Brian Foley raises some interesting points, here are some possible ideas
in answer to his hypothesis:
Hypothesis 1: It is probably true that silent sites in the third position
are not truely silent, hence the idea of codon preference! Although,
structural requirements may necessitate the change in the third codon
from the "most common" base in some cases.
Hypothesis 2: It is also true that introns "mutate" faster than exons,
because mutations within the codon region i.e exons that are deliterious
to the organism are most likely to be selected against-i.e the organism dies
and we do not sample the change!. Especially if the mutations are in a gene of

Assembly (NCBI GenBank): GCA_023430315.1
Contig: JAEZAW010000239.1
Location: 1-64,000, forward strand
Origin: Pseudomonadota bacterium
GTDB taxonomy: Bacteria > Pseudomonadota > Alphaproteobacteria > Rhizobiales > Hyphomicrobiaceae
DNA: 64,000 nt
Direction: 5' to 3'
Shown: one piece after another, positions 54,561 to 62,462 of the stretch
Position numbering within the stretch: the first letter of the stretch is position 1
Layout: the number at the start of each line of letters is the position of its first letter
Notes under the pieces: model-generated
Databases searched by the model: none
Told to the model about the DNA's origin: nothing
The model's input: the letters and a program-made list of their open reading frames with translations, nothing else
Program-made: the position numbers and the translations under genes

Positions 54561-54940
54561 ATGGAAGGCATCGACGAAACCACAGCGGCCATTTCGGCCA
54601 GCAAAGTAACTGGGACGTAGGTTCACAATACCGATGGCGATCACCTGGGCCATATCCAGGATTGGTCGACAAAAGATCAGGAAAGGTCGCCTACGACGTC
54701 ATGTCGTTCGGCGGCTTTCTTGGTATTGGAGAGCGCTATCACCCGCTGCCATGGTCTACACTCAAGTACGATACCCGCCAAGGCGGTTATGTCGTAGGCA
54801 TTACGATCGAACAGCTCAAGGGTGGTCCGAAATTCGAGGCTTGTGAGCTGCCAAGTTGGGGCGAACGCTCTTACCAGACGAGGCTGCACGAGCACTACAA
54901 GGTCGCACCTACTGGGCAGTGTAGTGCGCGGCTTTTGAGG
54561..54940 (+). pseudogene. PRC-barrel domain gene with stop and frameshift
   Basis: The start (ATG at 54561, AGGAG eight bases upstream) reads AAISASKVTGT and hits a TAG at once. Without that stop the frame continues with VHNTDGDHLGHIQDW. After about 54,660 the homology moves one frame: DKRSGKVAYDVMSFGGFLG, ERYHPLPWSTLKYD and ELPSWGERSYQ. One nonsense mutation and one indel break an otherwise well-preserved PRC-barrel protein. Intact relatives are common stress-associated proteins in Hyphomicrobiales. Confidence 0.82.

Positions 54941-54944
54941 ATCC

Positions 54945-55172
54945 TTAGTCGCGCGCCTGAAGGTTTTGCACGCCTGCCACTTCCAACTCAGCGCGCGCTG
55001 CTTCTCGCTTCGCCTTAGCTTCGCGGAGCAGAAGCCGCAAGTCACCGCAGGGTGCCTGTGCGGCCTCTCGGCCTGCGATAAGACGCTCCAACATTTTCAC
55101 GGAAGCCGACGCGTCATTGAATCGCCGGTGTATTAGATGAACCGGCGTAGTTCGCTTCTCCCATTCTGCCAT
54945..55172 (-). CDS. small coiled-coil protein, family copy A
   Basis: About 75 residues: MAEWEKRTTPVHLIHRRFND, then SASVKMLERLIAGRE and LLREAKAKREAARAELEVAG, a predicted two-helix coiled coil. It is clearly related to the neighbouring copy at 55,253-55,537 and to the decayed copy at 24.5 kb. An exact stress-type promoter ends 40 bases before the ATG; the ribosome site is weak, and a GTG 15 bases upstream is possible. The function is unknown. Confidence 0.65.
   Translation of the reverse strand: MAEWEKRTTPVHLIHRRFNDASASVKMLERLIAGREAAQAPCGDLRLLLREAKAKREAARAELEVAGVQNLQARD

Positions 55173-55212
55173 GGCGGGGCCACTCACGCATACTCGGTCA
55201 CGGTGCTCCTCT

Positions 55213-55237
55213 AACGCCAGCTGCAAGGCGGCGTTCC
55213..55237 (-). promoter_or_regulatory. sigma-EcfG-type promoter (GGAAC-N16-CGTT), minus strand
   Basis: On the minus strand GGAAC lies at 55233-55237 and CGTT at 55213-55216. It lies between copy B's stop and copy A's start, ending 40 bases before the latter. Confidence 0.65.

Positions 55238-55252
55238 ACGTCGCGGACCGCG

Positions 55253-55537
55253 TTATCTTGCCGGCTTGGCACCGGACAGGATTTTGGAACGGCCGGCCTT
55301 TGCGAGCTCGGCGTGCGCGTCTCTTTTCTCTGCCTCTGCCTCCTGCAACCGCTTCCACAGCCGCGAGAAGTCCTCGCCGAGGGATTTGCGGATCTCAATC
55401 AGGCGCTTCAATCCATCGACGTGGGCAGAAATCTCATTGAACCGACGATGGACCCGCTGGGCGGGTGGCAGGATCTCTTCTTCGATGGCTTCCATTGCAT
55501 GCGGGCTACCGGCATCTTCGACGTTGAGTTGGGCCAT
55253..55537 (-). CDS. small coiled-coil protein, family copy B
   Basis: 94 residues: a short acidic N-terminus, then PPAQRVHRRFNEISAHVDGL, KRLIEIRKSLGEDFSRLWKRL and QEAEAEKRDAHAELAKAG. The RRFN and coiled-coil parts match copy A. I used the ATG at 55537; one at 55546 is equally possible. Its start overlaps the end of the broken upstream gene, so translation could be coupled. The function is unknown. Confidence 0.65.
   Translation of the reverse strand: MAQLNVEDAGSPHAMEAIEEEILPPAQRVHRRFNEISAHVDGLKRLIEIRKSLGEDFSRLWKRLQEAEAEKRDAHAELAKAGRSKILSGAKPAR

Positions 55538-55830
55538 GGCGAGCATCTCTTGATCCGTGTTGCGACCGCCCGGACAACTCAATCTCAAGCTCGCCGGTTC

functional importance. The histone genes are very conserved between species,
and I imagine would not tolerate mutation because they are of extreme
Mutations within introns would be less deliterious because these are not
as functionaly important as exons (except perhaps the 5' and 3' ends),
hence would not be deliterious to the organism. I don't think the polymerase
differentiates between exon and intron, although this would be an interesting
hypothesis to test.
One could examine the replication of a defined piece of exon compared to an
intron within an in vitro system (for example construct YACS with bits of
exons and introns). One could introduce mutations within each region and see
if the polymerase preferentialy corrects/repairs exon DNA over intron DNA.
However, I think mutations within the exon are selected against either by
no translation of the protein or the protein that is produced is defective
and the organism cannot reproduce to pass on this change to the next
Julian A Hiscox.
E-mail: HISCOX at AFRC.AC.UK